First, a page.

This article was written by Evan Schnittman, who can be reached at RIPBIH@aol.com. Evan originally wrote the article for his school newspaper, The Thunderbird, at Half Hollow Hills High School East in Dix Hills, New York. With Evan’s permission, I have posted this article here on Hockey’s Future for our readers enjoyment.
News & Features
The pre-season is almost over and rookies are making things difficult for Larry Robinson and the rest of the coaching staff come decision time.
The New Jersey Devils have played five games against Atlantic Division foes thus far with only about two weeks remaining until the start of the season in Washington against Jaromir Jagr and the Capitals. During these games, a lot of new and young talented faces have laced up the skates and put on the red and black sweater, and all have impressed coach Larry Robinson in one way or another. Over the next week or so, Robinson and the rest of the staff are going to have to make some very difficult decisions on the open roster spots that were not filled via free agency over the summer. The Devils trimmed the roster to thirty-six over the weekend. Fifteen players were sent to the Albany River Rats and another six were re-assigned to their respective junior clubs. Those joining the Rats are forwards Scott Cameron, Brett Clouthier, Sylvain Cloutier, Ted Drury, Jason Lehoux, Carlyle Lewis, Richard Rochefort and Rob Skrlac with defensemen Daryl Andrews, Joel Dezainde, Alex Johnstone, Mikko Jokela, Andre Lakos, Lucas Nehrling and Victor Uchevatov. Those returned to the Canadian Junior Leagues are Phil Cole (Lethbridge, WHL), defenseman Deryk Engelland (Moose Jaw, WHL), right wing Robin LeBlanc (Baie-Comeau, QMJHL), center Warren McCutcheon (Lethbridge), center Brandon Nolan (Osahawa, OHL) and right wing Igor Pohanka (Prince Albert, WHL). Although most of these players did not see action, the ones who did took full advantage of Read more »
In just eight days, the Philadelphia Phantoms will begin their sixth season of play in the American Hockey League. As training camp winds down, the team’s roster is all but set, barring a few last-minutechanges. This preseason has been a rather quiet one for the Phantoms, devoid of any major surprises or unexpected happenings.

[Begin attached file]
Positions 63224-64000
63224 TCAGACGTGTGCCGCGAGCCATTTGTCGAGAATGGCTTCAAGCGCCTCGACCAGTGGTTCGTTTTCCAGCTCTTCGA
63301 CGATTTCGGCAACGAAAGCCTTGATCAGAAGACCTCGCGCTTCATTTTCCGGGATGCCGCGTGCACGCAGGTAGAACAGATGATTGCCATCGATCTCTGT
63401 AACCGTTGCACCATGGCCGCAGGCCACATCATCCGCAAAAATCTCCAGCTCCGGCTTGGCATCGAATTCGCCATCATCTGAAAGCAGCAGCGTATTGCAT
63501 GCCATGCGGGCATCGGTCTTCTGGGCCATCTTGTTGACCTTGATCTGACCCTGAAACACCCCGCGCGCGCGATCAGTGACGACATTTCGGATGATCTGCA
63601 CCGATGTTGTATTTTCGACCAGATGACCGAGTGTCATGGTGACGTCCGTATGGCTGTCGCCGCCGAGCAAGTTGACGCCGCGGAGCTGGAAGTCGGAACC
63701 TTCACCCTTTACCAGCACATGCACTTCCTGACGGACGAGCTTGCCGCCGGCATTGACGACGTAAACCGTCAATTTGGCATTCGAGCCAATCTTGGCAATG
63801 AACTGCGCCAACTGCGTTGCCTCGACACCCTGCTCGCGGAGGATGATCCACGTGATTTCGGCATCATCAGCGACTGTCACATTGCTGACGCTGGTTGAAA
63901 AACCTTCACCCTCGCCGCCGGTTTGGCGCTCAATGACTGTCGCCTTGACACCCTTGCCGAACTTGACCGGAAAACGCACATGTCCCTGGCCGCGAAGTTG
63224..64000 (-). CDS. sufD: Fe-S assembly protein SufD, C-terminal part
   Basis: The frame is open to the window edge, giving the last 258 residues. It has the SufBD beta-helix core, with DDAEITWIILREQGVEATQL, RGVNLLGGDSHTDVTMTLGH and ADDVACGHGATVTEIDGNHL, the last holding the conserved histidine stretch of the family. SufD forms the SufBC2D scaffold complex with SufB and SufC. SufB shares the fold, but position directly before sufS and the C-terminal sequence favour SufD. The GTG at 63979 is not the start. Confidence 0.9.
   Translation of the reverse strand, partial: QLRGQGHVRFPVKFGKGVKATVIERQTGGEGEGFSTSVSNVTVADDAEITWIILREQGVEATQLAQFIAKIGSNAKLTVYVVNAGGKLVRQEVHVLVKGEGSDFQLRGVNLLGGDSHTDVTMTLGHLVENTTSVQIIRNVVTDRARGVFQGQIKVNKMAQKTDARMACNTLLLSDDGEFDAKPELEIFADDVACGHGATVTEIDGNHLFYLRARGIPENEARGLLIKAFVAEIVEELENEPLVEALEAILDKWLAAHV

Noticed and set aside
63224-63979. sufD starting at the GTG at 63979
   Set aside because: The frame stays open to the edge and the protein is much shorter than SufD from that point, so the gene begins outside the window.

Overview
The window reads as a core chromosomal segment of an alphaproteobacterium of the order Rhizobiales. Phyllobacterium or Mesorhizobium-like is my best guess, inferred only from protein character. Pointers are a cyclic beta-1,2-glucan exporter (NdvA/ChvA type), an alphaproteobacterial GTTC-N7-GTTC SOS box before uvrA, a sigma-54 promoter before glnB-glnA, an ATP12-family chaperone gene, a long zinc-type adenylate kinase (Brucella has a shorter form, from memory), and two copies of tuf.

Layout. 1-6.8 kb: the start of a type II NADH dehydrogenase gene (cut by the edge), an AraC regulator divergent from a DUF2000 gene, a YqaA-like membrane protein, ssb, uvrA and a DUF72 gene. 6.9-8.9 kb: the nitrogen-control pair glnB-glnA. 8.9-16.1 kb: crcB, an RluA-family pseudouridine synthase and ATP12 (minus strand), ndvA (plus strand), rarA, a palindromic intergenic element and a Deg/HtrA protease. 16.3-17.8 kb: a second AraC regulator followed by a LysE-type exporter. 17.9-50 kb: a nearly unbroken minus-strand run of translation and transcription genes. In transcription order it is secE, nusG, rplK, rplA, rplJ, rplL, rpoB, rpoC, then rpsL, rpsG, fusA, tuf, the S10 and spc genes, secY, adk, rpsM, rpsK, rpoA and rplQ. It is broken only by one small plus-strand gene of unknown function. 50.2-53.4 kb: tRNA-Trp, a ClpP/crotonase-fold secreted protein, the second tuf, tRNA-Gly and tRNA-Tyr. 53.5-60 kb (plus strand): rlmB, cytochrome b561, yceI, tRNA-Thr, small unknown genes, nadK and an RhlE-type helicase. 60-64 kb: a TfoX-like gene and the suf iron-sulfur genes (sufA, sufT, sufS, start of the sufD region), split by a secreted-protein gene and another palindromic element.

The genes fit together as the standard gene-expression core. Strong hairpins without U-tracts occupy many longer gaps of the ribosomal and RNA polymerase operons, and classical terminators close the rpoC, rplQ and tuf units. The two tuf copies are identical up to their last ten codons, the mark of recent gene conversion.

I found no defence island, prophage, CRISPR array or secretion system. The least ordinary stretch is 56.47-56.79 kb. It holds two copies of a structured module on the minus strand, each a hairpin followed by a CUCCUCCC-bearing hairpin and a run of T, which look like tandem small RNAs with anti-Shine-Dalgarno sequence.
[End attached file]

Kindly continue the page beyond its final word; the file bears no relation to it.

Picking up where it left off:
Perhaps the biggest surprise thus far has been Pavel Brendl’s eye-popping play with the Flyers in exhibition action. Considering the depth the organization has at the NHL level, the Czech right wing was originally considered a lock to start the year with the Phantoms. It doesn’t look like that’s going to happen at this point.
While the final decision on where Brendl will start the season is still up in the air, most of the Phantoms’ primary concerns have already been addressed. With the regular season looming, the team has already taken shape.
As expected, rookie Maxime Ouellet is set to take the reigns as the Phantoms’ new starting goaltender. After yet another terrific season in the Quebec Major Junior Hockey League, the 20-year-old phenom will get plenty of work in his first full season of professional hockey (he appeared briefly with the Flyers at the start of last season). Neil Little, the Phantoms’ all-time wins leader, will return in the role of backup netminder. Dan Murphy may stick around as a third-stringer between the pipes or else be loaned to the Trenton Titans (Philadelphia’s ECHL affiliate) .
Team captain Mark Greig is back, as is fellow veteran forward Mark Freer. Veteran defensemen John Slaney and
Who will play with Mario???
Coming off a Cinderella comeback, “Le Magnifique,” Mario Lemieux, wants to
Kris Beech: Read more »